People tend to get their knickers in a twist when traditional things become obsolete. So Nikon’s news that it’s only produce digital cameras in the future will definitely cause some tangled undergarments in the photographic community.
In a bid to make itself more competitive in the digital market, Nikon added it will stop producing most of its film camera bodies (pictured), interchangeable manual focus lenses and lenses for large format cameras.
Will we suffer from knotted pants here at Stuff towers? Probably not. A move to the sole production of digital SLRs will undoubtedly bring their price down – a price you’ll be able to afford once you’ve dug your dusty old film SLR out of the attic and flogged it to a traditional enthusiast.
Professionals won’t find themselves in too much hot water, either – Nikon will still flog its flagship F6 film camera and lenses and, if you fancy a holiday, the FM10 will continue to be available outside Europe. If, however, you’re just the average happy-snapper with a yearning for the mystical wonders of the dark room, you may be disappointed.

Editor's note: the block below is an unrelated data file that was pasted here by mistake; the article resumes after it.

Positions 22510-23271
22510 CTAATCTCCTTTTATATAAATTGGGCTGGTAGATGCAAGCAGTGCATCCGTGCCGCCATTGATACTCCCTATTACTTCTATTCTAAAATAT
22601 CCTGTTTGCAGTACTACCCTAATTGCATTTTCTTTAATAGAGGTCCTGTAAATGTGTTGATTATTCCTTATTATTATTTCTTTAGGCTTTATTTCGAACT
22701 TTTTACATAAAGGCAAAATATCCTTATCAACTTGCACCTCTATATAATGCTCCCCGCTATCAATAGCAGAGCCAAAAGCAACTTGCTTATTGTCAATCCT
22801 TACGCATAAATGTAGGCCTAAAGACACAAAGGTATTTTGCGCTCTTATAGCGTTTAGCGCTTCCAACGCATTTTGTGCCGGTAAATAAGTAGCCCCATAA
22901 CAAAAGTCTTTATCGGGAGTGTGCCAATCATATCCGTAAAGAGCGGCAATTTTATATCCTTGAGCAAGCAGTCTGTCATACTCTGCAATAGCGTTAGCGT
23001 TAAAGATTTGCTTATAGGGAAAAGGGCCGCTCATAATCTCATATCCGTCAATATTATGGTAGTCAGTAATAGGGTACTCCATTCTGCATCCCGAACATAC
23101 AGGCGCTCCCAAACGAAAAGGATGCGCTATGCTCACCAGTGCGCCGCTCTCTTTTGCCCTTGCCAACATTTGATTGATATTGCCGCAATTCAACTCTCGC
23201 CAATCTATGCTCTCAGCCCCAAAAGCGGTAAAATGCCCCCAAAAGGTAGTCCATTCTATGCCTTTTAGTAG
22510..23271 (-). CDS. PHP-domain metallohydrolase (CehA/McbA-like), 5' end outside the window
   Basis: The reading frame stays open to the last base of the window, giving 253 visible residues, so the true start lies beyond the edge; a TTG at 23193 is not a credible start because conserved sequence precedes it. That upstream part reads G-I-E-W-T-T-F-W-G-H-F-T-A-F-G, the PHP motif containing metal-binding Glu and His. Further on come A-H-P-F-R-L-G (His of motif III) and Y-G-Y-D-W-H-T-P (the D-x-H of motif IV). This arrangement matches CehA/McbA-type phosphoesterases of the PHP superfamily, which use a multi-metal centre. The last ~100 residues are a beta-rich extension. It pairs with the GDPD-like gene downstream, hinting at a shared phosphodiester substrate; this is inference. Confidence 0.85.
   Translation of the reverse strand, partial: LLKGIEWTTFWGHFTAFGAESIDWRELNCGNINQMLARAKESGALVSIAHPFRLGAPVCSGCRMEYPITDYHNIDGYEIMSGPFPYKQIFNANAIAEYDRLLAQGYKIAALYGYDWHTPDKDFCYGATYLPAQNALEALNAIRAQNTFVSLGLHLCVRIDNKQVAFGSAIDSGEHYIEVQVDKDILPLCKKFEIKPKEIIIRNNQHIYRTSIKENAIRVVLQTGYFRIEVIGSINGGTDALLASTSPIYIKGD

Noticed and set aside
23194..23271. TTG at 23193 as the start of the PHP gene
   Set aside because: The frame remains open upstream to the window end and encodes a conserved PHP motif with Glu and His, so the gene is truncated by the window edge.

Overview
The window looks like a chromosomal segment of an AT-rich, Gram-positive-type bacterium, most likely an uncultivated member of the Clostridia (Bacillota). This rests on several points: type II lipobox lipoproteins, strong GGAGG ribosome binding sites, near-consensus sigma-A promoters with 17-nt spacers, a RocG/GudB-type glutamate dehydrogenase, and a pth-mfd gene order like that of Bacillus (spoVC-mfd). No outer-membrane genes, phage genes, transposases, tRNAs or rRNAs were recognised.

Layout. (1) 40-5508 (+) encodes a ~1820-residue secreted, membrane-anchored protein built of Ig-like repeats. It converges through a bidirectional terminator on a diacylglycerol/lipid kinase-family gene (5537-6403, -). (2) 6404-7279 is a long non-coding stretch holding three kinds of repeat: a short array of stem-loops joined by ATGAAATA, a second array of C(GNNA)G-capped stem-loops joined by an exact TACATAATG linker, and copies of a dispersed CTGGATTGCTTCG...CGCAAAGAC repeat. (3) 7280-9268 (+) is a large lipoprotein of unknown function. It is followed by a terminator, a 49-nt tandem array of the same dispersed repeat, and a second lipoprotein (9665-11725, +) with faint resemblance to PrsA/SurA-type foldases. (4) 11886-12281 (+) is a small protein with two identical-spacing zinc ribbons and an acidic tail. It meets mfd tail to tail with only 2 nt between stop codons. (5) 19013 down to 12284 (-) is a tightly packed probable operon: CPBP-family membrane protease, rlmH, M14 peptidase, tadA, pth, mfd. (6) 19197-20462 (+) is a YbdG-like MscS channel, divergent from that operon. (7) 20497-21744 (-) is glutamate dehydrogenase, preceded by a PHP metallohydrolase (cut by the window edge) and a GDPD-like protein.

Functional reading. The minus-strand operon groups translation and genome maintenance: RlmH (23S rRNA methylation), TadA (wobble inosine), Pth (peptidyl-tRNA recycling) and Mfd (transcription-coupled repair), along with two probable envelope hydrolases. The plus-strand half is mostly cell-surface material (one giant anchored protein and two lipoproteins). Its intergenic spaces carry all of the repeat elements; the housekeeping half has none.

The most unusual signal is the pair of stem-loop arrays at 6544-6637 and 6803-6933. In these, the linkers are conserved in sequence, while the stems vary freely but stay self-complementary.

The price of camera film is set to soar as other camera makers follow Nikon’s lead – Kodak's already made a similar change in focus, and Olympus has spoken in public about a shift to higher-end digital SLRs. The traditional film SLR looks likely to become obsolete fast.
The shift to high-end digital SLRs is a must for camera makers as mobile companies tighten the thumbscrews with ever improving specs for camphones. Last year we saw the Sharp 903 hit the 3MP mark and it’s a given that by the end of this year we’ll see a 5MP camera phone, possibly from Sharp or Samsung, who already have a 5MP moby in Korea. The standalone digital camera could soon be for the chop too.
It’s not surprising. Like record companies and book publishers threatened by the towering inferno that is technological advance, traditional camera makers are finding themselves squeezed out of a market place they once ruled.
Nikon reckon stocks will last until summer, so if you want one last romance with a traditional Nikon SLR, you’d better get your skates on.